It’s easy to immediately think of Switzerland when it comes to fine watches, but kind of unfair. In some ways, watchmaking and Switzerland are synonymous, like chocolate, or cheese fondue. Yet, despite being the industry’s epicentre, it’s far from the only place on earth where watches are made. There are countless brands and individuals doing some really inventive stuff, especially in the independent watchmaking scene. Chatting amongst the team regarding this very topic, we decided it was again time to go through some of the most interesting indies outside of Switzerland. And some come from quite unexpected countries!
J.N. Shapiro Watches – USA
We start things off with an independent watchmaker that should definitely be on your radar, for a number of reasons; J.N. Shapiro. First off, he is doing some really interesting things in his workshop in California. Secondly, he tries to do as much as possible by himself or on US soil at least. Thirdly, he just launched a watch with the first-ever Tantalum case produced outside of Switzerland.
The Infinity Tantalum comes with a case of, well, tantalum. This blue-grey metal is rarely used in watchmaking and is notoriously hard to machine. It gives the watch some serious heft, as Tantalum is a very dense material. It’s not only used for the case, as Josh Shapiro also incorporated it into the dials, which is made in-house. The guilloché decoration features three different patterns and a combination of finishes and colours. The movement also isn’t overlooked, even though it’s sourced externally (for now). The hand-wound UWD Calibre 33.1 is finely decorated and can be seen through the sapphire crystal caseback. For more information, please visit JNShapiroWatches.com
Quick Facts – 39mm diameter – tantalum case, brushed and polished – sapphire crystal front and back – 30m water-resistance – palladium base dial with engine-turned guilloché in three versions – handmade hands – J.N. Shapiro UWD, based on UWD Caliber 33.1 – hand-wound – 19 jewels – 21,600vph – 53h power reserve – hours, minutes, hacking small seconds – alligator leather strap with tantalum pin buckle – limited to 26 pieces in total – USD 33,000
Naoya Hida & Co – Japan
While there are several intriguing independent watchmakers coming from Asia, we focus on Naoya Hida & Co for the time being. Naoya Hida & Co is located in Tokyo, Japan and crafts very refined, classically styled watches with impressive attention to detail. The designs by the indie watchmaker aim to bring back the refinement and elegance from watches made in the 1930s and 1940s. As you can see, there’s a distinct aura of “Calatrava” about them.
One of the most interesting watches in the collection, to us at least, is the Type 3A Moon Phase. It was introduced last year and was the first model to incorporate an indication other than hours, minutes and seconds. Measuring 37mm in diameter and 10.7mm in height this watch will no doubt be a joy to wear. The German Silver dial has a very fine grainy texture, with engraved and lacquered numerals, a gold moon phase disc and a pair of polished and heat-blued hands. For more information, please visit NaoyaHidaWatch.com
Quick Facts – 37mm x 10.7mm – stainless steel case – concave bezel – brushed and polished – solid caseback – domed sapphire crystal – 30m water-resistance – German Silver dial, micro-bead blasted – hand-engraved and lacquered Roman numerals – 18k gold moon phase disc – polished and blued hands – Calibre 3021LU, Valjoux 7751 base – 18 jewels – 28,800vph – 45h power reserve – limited to 15 pieces – JPY 2,640,000 (approx. EUR 20,000 at time of publishing)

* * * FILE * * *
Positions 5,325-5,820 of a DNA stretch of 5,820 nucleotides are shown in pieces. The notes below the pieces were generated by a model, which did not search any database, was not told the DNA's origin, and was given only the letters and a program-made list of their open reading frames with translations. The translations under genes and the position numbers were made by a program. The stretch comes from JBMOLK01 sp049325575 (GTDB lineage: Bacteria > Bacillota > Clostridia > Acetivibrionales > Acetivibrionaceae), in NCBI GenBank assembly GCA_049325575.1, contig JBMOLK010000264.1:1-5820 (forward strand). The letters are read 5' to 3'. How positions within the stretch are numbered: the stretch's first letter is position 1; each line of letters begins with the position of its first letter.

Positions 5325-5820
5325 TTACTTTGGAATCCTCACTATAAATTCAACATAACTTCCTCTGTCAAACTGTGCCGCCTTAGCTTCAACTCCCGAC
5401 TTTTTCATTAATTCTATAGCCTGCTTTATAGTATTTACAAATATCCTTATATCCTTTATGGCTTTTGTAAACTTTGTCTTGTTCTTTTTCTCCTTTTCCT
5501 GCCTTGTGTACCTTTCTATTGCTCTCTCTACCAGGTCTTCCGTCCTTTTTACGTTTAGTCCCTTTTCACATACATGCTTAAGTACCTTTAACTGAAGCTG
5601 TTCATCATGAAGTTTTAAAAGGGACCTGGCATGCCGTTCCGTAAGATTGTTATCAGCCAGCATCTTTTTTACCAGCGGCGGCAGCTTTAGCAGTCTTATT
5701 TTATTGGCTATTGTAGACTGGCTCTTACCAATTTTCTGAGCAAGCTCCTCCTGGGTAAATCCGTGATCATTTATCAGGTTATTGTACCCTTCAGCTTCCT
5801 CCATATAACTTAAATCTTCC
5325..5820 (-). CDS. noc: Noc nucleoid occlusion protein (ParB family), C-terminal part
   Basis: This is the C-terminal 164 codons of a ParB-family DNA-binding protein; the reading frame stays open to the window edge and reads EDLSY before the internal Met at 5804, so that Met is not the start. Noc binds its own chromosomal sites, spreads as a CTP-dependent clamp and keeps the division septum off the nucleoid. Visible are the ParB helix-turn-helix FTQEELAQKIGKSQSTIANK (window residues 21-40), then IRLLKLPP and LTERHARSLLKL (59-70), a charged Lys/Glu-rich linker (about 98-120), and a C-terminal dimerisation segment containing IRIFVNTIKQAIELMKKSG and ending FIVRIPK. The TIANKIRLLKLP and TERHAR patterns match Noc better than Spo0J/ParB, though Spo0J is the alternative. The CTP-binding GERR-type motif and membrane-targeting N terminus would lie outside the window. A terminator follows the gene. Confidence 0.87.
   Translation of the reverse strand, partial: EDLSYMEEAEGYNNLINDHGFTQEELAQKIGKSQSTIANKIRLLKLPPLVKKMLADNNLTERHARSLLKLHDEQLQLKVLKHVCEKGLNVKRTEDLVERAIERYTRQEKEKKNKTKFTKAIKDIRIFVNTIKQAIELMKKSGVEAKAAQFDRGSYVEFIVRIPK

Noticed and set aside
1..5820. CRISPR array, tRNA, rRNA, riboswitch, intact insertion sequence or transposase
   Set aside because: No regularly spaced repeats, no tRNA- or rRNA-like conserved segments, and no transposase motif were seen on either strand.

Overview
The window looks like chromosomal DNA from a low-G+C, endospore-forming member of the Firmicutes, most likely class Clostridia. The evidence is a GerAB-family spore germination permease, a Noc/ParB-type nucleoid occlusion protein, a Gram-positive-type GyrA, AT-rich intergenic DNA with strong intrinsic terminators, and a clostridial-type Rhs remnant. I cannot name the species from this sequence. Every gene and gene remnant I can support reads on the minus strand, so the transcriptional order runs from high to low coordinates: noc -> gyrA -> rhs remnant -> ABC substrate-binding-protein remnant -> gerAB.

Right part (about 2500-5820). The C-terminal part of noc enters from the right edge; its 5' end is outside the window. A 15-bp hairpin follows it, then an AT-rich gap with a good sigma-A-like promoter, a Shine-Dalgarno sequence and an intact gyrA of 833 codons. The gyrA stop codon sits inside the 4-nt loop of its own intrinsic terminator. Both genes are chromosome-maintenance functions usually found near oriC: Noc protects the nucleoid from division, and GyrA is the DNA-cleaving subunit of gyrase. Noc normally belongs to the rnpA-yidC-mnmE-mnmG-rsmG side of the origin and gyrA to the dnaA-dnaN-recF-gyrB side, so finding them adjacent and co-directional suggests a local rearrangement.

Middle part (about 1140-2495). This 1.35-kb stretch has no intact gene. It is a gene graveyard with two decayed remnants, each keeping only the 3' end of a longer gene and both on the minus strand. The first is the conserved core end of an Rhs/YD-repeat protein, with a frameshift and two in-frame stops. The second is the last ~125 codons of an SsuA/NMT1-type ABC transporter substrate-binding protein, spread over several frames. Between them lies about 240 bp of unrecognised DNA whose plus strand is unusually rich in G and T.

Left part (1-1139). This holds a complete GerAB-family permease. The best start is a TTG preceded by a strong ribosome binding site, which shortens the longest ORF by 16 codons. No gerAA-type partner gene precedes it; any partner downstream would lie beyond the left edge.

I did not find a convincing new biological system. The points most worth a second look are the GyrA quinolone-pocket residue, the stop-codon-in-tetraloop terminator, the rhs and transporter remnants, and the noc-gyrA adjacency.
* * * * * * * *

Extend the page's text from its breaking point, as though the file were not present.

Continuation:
Holthinrichs Watches – The Netherlands
Right now, Dutchman Michiel Holthinrichs is perhaps our countries fastest rising star in watchmaking. Shure, he’s not the only one making really cool watches but he has a very unique style, incomparable to others. His philosophy is to look at watchmaking from an architectural perspective and uses 3D printing technology to create unorthodox shapes. Don’t think 3D printing is used as a gimmick, it is actually far more than that. It extends into a case design that cannot be recreated by conventional case making methods. It also allows for truly bespoke watches, with an individual’s name or personal message set in the caseband for instance.
We recently had the pleasure of handling his Raw Bronze, his latest creation. The full bronze case, combined with a patinated solid copper dial and a copper-plated movement is nothing like you’ve ever seen before. This watch, which Michiel labels as “Horlogerie Brut”, will evolve with you as it gathers a unique patina through contact with your skin, moisture or even air. In essence, the watch almost becomes a living, breathing entity. Which happens to tell the time in the process. For more information, please visit Holthinrichswatches.com
Quick Facts – 38mm x 9.9mm height – full 3D printed bronze case – aged finish with hand-polished details – screw-in caseback with sapphire crystal – aged solid copper dial with solid Breguet numerals – handmade copper hands – Calibre HW-S01A, Peseux 7001 base – handwound – copper-plated skeleton bridges with hand-applied englage – 21,600vph – 42h power reserve – green nubuck leather strap – limited to 10 pieces available in 2022 – EUR 12,700 excluding taxes
Garrick Watches – United Kingdom
Independent watchmaking company Garrick has been hard at work earning its place at the independent watchmaking table. The brand has grown from creating affordable, original designs using outsourced movement, to a true advocate for traditional British watchmaking. What started with watches like the relatively affordable Shaftesbury, the Hoxton and the Norfolk, has since turned into a high-end watchmaking delight. Models like the S1, S2 and S3 cost a pretty penny, mostly due to a big step-up in complexity and craftsmanship.